Monday, 2 January 2017

Interview with Niko Tomatsidis

1. Hello and welcome from us at Blitterwolf. For our readers could you tell us your name, country and occupation please?
A. Hi! Thank you for inviting me to do this interview.
My name is Nikos Tomatsidis. I'm born 1972 and live in Norway. I have father from Hellas and mother from Norway. Last 5 years I been working for a company in Oslo selling products for bathrooms. I'm also the IT manager for this company.


Nikos Tomatsidis
2. When was your first experience with the Amiga and what were your thoughts?
A. I remember a friend of mine got A500 from his parents to learn some serious computing stuff. At that time A500 where way out of reach for me and most at my age. Some years later I bought a used A500 from a classmate.


3. What Amiga systems do you currently own?
A. None, unfortunately.


4. How many Amiga systems have you owned in your lifetime?
A. I had A500 first. After that A1200 with different accelerators. That last years I had A4000 with Cybervision, Delfina soundcard and Cyberstorm PPC.


5. Do you prefer using Classic or Next Gen hardware?
A. I like hardware to be up to date. I want a computer where I can do most of my tasks.


6. What Amiga Operating System between 1.x and 4.x do/did you like to use most?
A. I never had Amiga OS4. Some years ago I was considering buying a next gen. Amiga but I'm glad I never did. AROS and MorphOS are more appealing in my opinion and just as "Amiga" as OS4. The original Amiga died with the original owners.


7. Did you have your most favourite played games on Amiga and what were/are they?
A. There are many. First that comes to mind are MYTH, Super Cars II, R-type II, ATR, Super Stardust, Killing grounds.


8. Best Amiga system of all time for you?
A. A1200.


9. Best Amiga game of all time for you?
A. R-Type II.


10. What are your thoughts about what happened to Commodore - Amiga?
A. It is a shame that Commodore managed to get bankrupt. From what I understood they where first of all a gfx chip maker and the competition from IBM compatible PCs made it difficult.
I guess they found no way to invest in new hardware and possibly rewrite the OS to support other CPUs. I remember even Commodore made IBM compatible PCs as a last attempt to survive.



11. What do you think of Amiga and the new owners after Commodore?
A. I remember I had big hopes from whoever took over the name. At a time it was showed some prototype of some new Amiga that did not exactly impress regarding hardware specs.
When Hyperion took over the hopes went up as they already had a great history with both Amiga software and hardware and they brought AmigaOS to PPC and so on. Unfortunately they did not succeed. Choosing wrong architecture was only one of the failures from them. The history after Commodore is just sad and I guess it is too late for anyone to bring back Amiga as a platform to compete with the big hardware and software makers.



12. What got you involved in the AROS project?
A. To see how bad Amiga was managed I was glad to see some very talented people starting their own project to bring AmigaOS to a modern platform and let the people (users) be in charge of the OS. That resulted in AROS, an open source operating system (www.aros.org).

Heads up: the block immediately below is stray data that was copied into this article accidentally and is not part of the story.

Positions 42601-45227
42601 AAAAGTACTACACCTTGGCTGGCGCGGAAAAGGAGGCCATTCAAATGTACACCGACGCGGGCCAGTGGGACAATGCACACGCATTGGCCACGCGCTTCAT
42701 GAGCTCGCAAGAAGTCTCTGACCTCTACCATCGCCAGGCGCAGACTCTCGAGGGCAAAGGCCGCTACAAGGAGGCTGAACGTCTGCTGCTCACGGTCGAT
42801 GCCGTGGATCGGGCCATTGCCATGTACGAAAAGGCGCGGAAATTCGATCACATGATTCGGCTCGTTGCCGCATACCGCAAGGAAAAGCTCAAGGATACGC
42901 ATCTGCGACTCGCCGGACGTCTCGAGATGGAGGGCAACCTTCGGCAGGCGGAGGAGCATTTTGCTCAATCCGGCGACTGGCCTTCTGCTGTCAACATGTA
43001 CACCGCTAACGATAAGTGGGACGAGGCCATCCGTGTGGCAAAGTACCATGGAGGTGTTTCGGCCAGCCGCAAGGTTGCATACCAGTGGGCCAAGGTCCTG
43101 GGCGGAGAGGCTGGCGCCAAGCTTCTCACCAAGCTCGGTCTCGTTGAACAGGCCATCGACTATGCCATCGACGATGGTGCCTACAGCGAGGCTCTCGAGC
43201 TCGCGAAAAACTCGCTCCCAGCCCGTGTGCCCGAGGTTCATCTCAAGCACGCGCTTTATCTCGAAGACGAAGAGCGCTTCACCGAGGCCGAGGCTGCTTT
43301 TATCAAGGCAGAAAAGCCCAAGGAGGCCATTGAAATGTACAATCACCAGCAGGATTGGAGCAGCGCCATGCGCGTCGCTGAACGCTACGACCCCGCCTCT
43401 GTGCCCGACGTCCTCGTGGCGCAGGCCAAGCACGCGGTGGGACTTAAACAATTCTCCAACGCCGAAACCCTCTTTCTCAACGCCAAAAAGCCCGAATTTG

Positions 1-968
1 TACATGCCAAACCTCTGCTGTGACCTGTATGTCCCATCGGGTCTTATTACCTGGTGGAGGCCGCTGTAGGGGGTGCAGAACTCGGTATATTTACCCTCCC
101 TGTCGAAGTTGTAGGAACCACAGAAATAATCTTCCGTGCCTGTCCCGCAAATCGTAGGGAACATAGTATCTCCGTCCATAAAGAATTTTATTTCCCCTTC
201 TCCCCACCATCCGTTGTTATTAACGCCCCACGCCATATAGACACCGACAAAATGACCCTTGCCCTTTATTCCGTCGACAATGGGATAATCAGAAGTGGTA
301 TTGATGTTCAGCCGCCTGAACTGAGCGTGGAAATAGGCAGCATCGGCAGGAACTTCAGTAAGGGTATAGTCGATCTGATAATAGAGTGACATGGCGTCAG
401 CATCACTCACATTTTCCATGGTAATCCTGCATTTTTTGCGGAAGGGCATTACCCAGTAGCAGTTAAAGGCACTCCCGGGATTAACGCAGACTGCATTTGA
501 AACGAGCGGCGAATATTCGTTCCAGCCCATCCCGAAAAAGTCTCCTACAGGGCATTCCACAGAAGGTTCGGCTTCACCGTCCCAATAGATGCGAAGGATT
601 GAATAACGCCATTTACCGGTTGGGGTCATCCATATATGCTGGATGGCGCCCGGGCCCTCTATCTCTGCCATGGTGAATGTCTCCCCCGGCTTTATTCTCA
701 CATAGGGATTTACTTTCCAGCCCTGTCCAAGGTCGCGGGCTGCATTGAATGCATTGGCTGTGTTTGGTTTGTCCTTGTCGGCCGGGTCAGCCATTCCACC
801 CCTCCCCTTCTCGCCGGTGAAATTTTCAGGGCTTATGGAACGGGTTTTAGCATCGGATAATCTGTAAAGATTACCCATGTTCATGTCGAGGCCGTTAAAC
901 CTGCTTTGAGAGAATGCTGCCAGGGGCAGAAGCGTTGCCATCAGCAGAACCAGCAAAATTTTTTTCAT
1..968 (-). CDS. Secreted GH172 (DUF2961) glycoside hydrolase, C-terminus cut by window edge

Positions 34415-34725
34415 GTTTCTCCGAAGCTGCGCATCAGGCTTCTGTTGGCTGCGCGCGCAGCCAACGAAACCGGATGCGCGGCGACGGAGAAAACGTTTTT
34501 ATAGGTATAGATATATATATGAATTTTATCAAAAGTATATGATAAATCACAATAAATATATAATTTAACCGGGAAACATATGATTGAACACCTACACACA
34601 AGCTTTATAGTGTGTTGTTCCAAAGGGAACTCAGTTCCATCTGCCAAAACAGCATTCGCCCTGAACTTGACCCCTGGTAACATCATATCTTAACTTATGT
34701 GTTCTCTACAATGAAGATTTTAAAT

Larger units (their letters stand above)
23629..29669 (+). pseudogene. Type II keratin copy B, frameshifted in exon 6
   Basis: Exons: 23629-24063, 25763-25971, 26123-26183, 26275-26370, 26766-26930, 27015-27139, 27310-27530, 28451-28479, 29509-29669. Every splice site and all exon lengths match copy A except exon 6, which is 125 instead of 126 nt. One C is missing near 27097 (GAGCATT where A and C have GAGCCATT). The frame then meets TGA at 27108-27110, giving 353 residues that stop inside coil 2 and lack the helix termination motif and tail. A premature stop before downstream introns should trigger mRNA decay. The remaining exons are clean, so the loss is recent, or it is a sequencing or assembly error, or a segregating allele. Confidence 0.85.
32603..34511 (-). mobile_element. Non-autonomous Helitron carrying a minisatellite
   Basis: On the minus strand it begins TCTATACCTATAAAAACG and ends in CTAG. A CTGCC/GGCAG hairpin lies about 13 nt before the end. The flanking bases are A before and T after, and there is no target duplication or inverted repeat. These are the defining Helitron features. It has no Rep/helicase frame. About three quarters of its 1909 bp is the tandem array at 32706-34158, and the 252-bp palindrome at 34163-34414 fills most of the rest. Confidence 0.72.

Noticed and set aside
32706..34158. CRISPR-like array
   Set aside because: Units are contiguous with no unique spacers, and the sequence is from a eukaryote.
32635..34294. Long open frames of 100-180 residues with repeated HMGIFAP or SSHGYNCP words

From around 2002 I've been following the project with great interest.



13. Can you tell us what you have been doing for the AROS project?
A. I'm no coder myself but I know most of the developers. I've done a lot of beta testing for the OS and programs.
I supported developers with money to get things done.
It is very important that developers get feedback from what they are doing.
I started my own AROS distribution called AspireOS some years ago
www.aspireos.com.



14. Can you tell us more about AspireOS?
A. At the time I started it we had Icaros Desktop. It is to date by far the most used AROS distribution. In my opinion it was too big in size with too much alpha software etc. I did not like the default configuration much either.
I always wanted some hardware that was fully supported and maybe even named as official hardware for AROS.
With Stefen and some others that luckily happened with the netbook ACER Aspire One 110. That is where AspireOS name came from and I configured the OS to run easy on that hardware. The reception was good and I got nice feedback. Sadly it has not been maintained for the last 2 years. For now I recommend Icaros Desktop if you like to try AROS. I hope to bring some nice update to AspireOS in January.

AspireOS

15. What do you see as the future for Amiga or Amiga like OS?
A. With the lack up updates to OS4 and the lack of communication that Hyperion have showed that last years, I see no way they could do anything significant for the future. MorphOS is also kind of stuck with PPC and the lack of modern hardware is not exactly future proof.
AROS is maintained buy a few very dedicated developers and it is very up and down regarding the progress that is being done. The lack of structure and plan is maybe why AROS is not more wide spread. On the other hand this "do what you want attitude" has kind of worked.

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